Flower Press Studio’s Colorful Compositions Preserve Botanicals and Bouquets for Posterity


Source Colossal  

All images © Flower Press Studio, shared with permission

Knowing that flowers only blossom for a short time, there is romance in their ephemerality. Naturally, we want to preserve their characteristics; we bottle up floral fragrances, and the practice of pressing flowers dates back to time immemorial. It’s thought that the Japanese first elevated the process to an art form with a 16th-century tradition known as oshibana. The practice spread worldwide, and by the late 19th century, it was a popular pastime in England and the U.S. Flower Press Studio keeps this tradition alive through preserving delicate petals, stems, and fronds beneath glass.

A thriving small business run by Rachel Parri and Keith Kralik, Flower Press Studio began as a hobby that quickly blossomed into a full-time occupation. In 2019, they purchased a house in Denver and xeriscaped the front yard, a landscaping method that reduces the need for irrigation by planting flora naturally suited to drier climates. They planted vegetables, flowers, and added two beehives. By the summer of 2021, the garden was producing quantities of calendulas, sunflowers, poppies, and other wildflowers, and Kralik began to press them. He then started designing and gluing the flattened blossoms onto paper and constructing hardwood frames. By the end of that year, demand had grown to a point where the business was formally born.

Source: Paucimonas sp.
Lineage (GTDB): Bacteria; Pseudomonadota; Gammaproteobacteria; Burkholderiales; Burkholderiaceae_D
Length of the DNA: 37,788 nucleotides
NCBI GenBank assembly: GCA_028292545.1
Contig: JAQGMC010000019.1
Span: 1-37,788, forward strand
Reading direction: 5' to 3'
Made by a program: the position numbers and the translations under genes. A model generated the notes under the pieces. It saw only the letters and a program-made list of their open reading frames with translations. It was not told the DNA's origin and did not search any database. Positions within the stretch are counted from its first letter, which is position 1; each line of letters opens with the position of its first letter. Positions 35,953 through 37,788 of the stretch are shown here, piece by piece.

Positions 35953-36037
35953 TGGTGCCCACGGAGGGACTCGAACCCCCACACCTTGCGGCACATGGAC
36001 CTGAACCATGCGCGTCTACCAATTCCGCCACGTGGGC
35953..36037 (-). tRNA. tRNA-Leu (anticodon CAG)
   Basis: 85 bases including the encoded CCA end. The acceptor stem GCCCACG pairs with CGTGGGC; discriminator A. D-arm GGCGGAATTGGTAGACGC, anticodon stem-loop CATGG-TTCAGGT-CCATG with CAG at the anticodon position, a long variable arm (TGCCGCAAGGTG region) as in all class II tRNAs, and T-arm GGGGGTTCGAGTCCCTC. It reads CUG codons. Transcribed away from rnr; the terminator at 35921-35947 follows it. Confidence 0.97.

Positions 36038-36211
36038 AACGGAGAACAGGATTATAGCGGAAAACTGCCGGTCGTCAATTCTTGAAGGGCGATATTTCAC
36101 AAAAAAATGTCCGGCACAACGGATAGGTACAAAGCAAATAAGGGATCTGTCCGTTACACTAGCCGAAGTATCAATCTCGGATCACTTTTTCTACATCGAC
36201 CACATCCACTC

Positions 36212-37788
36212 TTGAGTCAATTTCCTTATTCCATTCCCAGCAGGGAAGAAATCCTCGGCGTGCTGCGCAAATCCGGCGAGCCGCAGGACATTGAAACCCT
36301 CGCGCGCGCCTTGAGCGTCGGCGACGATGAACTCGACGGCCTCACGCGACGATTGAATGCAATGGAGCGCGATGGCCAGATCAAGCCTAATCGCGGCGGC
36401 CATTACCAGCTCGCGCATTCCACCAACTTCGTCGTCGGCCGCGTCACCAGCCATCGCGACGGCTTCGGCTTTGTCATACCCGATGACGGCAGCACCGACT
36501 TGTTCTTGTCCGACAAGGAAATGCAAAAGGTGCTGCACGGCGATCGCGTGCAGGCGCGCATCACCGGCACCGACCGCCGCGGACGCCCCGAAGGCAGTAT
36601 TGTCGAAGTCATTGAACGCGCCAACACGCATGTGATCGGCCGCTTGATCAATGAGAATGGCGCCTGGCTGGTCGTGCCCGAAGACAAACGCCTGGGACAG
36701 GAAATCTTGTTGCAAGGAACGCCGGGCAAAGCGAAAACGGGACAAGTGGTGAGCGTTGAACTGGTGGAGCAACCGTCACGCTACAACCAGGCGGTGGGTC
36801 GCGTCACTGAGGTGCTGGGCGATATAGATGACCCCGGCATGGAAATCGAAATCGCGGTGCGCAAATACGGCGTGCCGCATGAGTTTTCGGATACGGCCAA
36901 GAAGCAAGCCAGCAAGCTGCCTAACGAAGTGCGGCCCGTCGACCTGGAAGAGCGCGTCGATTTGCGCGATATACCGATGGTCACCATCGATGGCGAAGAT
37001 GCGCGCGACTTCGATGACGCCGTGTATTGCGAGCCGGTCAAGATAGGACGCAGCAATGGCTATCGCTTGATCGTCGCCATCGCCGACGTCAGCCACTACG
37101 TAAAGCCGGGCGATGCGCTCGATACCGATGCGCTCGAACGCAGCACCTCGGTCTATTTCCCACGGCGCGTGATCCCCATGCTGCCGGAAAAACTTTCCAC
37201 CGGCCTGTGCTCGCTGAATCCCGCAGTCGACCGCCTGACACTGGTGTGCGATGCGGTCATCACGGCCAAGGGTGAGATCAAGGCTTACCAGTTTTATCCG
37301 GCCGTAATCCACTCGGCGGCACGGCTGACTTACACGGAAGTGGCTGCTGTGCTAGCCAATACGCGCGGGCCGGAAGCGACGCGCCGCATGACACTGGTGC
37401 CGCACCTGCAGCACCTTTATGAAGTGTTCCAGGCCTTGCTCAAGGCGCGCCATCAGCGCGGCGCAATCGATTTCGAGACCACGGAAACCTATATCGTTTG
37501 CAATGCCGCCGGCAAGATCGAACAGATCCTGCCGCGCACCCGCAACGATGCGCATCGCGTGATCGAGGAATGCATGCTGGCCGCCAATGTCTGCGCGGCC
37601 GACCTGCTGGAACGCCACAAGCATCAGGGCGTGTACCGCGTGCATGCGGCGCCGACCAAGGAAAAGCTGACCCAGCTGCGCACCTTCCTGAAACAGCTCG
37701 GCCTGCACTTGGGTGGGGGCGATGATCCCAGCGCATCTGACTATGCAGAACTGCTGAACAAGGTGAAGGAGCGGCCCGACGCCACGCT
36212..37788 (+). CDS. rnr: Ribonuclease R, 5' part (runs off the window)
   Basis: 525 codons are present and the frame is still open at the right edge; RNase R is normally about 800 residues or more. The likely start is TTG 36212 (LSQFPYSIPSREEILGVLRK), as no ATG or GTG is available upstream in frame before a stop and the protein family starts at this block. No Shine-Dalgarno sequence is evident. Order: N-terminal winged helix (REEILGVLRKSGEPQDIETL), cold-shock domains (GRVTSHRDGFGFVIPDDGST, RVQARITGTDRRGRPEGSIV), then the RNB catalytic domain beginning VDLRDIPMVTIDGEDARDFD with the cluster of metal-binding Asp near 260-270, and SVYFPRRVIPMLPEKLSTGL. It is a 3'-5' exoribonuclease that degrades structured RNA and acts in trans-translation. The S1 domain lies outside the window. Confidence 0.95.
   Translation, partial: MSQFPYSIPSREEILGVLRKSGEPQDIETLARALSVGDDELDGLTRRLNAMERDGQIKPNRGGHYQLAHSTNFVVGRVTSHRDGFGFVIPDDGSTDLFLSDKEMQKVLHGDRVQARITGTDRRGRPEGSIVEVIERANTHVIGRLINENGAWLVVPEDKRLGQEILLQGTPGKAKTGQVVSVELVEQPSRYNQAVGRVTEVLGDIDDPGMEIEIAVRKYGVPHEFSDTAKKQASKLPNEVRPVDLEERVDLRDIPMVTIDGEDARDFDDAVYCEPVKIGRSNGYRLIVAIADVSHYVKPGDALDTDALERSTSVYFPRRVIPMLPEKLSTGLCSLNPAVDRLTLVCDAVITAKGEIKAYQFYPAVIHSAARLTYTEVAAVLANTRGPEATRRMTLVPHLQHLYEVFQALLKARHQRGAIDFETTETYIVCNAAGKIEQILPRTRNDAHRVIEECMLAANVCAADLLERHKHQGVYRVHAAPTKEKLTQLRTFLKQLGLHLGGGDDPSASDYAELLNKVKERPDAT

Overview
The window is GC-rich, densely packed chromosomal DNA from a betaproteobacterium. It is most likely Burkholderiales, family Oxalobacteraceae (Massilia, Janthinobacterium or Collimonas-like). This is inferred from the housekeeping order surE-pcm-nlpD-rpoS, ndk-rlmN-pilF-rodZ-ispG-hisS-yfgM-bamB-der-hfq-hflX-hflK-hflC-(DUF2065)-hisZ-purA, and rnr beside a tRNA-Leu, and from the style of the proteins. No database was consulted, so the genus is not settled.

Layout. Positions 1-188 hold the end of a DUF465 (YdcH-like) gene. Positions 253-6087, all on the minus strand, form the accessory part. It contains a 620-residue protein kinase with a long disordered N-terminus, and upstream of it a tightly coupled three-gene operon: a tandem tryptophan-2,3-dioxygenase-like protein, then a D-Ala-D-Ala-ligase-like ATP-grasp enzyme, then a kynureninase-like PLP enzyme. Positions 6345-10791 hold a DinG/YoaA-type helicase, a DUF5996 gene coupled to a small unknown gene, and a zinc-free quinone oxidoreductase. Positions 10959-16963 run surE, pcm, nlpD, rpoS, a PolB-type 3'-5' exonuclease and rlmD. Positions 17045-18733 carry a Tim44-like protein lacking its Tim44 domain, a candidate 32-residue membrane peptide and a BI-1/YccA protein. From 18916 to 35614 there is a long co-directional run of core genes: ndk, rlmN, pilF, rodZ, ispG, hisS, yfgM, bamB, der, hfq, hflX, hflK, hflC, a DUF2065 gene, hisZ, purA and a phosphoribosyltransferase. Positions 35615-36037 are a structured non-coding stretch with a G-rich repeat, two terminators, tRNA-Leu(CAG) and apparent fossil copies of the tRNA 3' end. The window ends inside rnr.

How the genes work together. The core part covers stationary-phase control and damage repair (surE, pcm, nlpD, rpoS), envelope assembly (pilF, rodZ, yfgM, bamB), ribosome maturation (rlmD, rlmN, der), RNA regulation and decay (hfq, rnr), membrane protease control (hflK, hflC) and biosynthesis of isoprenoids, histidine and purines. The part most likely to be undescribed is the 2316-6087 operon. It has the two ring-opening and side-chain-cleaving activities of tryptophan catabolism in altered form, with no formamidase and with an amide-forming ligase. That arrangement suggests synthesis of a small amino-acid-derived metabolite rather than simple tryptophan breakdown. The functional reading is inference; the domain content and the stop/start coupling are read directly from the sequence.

“Wildflowers are our favorite, but that’s probably because we are in a state that grows absolutely sensational wildflowers,” the pair tells Colossal. “But really anything with color—we look for variety. Size, shape of petals, dying flowers, straight stems versus twisty-turny ones, foliages… non-perfect flowers are some of the best.” A bridal bouquet, for example, typically takes about three hours to deconstruct piece by piece, then it takes several days—often weeks—to make sure the flowers have properly dried and flattened into the desired shape: “We check the presses regularly throughout the first week, going through every page of flowers and adjusting petals, changing out all paper, chipboard, cardboard, and using alternative methods to get excess moisture out.”

Parri and Kralik want to make sure their work remains sustainable and environmentally responsible, and they often practice on flowers that would otherwise be discarded after weddings. The pair’s short-term goal is to work with Colorado-based flower farms, collaborate with other makers and designers, and focus on producing limited-edition prints and online workshops.

You can follow updates on Instagram, where the studio often shares before-and-after images of the elaborate, reinterpreted bouquets.

 

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